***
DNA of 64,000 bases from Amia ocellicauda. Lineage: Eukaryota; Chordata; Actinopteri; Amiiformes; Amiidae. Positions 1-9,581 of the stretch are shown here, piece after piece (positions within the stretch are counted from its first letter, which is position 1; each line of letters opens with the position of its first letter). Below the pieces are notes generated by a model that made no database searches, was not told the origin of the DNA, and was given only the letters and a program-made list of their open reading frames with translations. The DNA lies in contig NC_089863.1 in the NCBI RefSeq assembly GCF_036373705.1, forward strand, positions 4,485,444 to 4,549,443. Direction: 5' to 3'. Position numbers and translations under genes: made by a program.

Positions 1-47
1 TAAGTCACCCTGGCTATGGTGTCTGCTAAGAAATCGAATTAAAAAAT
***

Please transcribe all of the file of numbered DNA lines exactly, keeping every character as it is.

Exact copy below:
DNA of 64,000 bases from Amia ocellicauda. Lineage: Eukaryota; Chordata; Actinopteri; Amiiformes; Amiidae. Positions 1-9,581 of the stretch are shown here, piece after piece (positions within the stretch are counted from its first letter, which is position 1; each line of letters opens with the position of its first letter). Below the pieces are notes generated by a model that made no database searches, was not told the origin of the DNA, and was given only the letters and a program-made list of their open reading frames with translations. The DNA lies in contig NC_089863.1 in the NCBI RefSeq assembly GCF_036373705.1, forward strand, positions 4,485,444 to 4,549,443. Direction: 5' to 3'. Position numbers and translations under genes: made by a program.

Positions 1-47
1 TAAGTCACCCTGGCTATGGTGTCTGCTAAGAAATCGAATTAAAAAAT